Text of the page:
The hardships that surrounded overcoming that trauma led her to start a grassroots agency that supports and empowers people with mental health issues or substance abuse challenges through other people who have already walked that path.
Davis shares how one of the weekend sessions was a decisive factor for Flasterstein.
“There’s a module that we do, usually the second weekend where you really drill down what your contribution to the community is. It’s a pivotal time [where] she found clarity. She resigned from her [current] position and started her organization.”
Building Movement Project’s report that takes a deep dive into the Nonprofit racial leadership gap
More than 4,000 people responded to questionnaires regarding their jobs in the nonprofit sector to understand training, capacity building, views on leadership and race.
Davis giggles as he reminisces about the findings from the survey.
“It’s as if diversity and excellence cannot coexist at the same time,” he noted.
A belief is that people of color are uninterested or unqualified for roles in nonprofit leadership. However, according to The Building Movement Project’s report, the conclusion from the survey offers more insight; there are more similarities than differences in the level of education, and people of color are more likely to aspire for positions in leadership than their Caucasian counterpart.
The market forces prove Diversity is more lucrative
Davis comments on the lack of diversity in leadership roles.
“Studies show that diverse teams are more productive, more innovative, and more lucrative,” he said. “I don’t know why we continue to have a problem.”
This gap in leadership isn’t solely found in the nonprofit sector; the Fortune 500 has only three Black CEOs as of July 21.
This past Sept. 23, Wells Fargo’s CEO, Charles Scharf apologized for a comment he made during a Zoom call back in June stating that the bank’s lack of employee diversity was because of a “very limited pool of Black talent.”
More determined than ever to combat COVID-19
Davis and Anzueto are working feverishly to add new virtual courses and create an online platform for wellness and assistance with navigating government paperwork.
“Coaching sessions, rolling out additional resource courses on a new virtual platform. For wellness sessions, we had a qigong meditation online to replace the yoga meditation that we had in person,” Davis said. “When PPP came out, there wasn’t enough information and it wasn’t trickling down to communities of color, so we had to get really good to [navigate] what it was and communicate with folks. [As for] securing funding, there is an increased need, and no one planned for a global pandemic.”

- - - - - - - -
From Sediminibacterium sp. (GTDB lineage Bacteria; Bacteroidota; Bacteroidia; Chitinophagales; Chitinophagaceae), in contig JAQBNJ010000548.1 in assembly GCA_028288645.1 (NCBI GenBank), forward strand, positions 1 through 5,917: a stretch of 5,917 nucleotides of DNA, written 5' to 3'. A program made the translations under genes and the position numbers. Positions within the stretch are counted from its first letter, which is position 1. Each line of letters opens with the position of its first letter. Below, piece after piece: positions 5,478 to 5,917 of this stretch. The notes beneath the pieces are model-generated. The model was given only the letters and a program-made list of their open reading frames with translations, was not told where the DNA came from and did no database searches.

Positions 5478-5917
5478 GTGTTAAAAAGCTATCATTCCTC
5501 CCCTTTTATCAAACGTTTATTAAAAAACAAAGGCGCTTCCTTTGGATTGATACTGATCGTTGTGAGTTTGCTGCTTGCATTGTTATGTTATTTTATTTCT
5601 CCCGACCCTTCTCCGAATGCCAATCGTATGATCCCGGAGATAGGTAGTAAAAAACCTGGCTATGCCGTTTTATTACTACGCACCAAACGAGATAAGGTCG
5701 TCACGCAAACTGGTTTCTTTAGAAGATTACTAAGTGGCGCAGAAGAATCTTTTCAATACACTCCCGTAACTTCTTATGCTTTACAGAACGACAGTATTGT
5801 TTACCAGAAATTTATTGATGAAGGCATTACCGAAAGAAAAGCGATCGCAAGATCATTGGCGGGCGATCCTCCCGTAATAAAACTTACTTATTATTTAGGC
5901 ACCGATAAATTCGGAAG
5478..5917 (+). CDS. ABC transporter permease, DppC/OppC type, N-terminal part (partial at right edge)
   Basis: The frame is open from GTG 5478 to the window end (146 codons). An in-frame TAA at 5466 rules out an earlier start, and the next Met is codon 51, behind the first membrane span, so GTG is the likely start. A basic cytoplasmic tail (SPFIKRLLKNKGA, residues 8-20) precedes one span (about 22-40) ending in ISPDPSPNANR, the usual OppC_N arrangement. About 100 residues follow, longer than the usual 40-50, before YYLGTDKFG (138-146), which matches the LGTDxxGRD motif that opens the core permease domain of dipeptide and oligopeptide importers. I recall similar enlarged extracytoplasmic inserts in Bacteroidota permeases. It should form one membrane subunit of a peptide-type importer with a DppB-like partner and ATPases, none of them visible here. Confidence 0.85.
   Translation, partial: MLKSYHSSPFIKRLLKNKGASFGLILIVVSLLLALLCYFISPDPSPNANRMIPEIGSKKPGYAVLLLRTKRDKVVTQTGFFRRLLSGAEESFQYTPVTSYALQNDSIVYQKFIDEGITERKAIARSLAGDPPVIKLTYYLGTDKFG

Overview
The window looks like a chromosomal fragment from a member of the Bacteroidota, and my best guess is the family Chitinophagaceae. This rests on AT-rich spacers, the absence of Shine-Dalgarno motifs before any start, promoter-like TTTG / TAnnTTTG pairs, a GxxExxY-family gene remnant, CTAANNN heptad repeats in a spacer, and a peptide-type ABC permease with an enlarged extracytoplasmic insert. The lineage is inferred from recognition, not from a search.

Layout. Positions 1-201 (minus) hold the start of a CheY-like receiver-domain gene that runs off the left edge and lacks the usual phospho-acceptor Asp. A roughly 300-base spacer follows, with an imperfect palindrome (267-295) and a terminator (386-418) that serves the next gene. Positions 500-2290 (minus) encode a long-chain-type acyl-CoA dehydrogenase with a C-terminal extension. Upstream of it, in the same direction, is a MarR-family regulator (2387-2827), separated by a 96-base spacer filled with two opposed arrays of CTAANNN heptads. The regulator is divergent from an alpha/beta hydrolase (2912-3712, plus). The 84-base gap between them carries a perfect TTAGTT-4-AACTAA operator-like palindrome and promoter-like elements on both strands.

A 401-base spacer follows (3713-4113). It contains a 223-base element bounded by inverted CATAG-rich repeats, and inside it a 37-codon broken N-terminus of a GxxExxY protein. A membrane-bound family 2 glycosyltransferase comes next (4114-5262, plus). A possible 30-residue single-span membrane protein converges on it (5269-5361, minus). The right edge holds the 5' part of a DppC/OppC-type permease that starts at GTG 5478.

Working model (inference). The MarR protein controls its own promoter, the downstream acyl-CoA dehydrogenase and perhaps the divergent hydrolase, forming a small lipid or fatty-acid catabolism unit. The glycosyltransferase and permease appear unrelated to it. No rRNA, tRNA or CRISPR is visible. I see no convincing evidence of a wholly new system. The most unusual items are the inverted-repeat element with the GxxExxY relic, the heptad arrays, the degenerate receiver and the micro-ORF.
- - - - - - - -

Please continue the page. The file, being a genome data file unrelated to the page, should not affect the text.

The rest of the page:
Leading with Intent: A history of tremendous resilience
“The wonderful thing about communities of color is that ultimately our story is one of tremendous resilience. There are so many reasons why we should not be here, and why we should not have things to celebrate,” Davis said. “But we are here, and we do have things to celebrate. We have to make a shift about the way we speak, our struggle which communities of color have had to endure. What we have come to see — it is a story of resilience and the struggle is actually an asset. We have always had to do more with less throughout our history in America. It has lent itself to a particular work ethic, certain creativity. We have integrated an asset frame as a part of our instruction.”
Social impact leaders that are queer or trans are models of resilience that other communities can learn from.
Davis believes that changing the narrative and perspective will do amazing things for how organizations and agencies solve problems.
“When everything is a problem, we still refer to you as at risk. It limits the possibilities and outcomes that we can achieve.”
“You have to find the things that are positive, that's how you build and that’s how you grow,” Davis said.
The horizon looks bright
Maven Master class is advanced training for people who have already completed the initial programs. It is currently still in the pilot phase with test participants. They have had virtual classes during the pandemic.
This series of classes is to amplify impact, generate earned revenue, establish leadership succession plans, and measure what truly matters for the organization.
This is a part of an SFGN series on local BIPOC leaders making a difference in the community. Check out the other stories at sfgn.com/bipoc.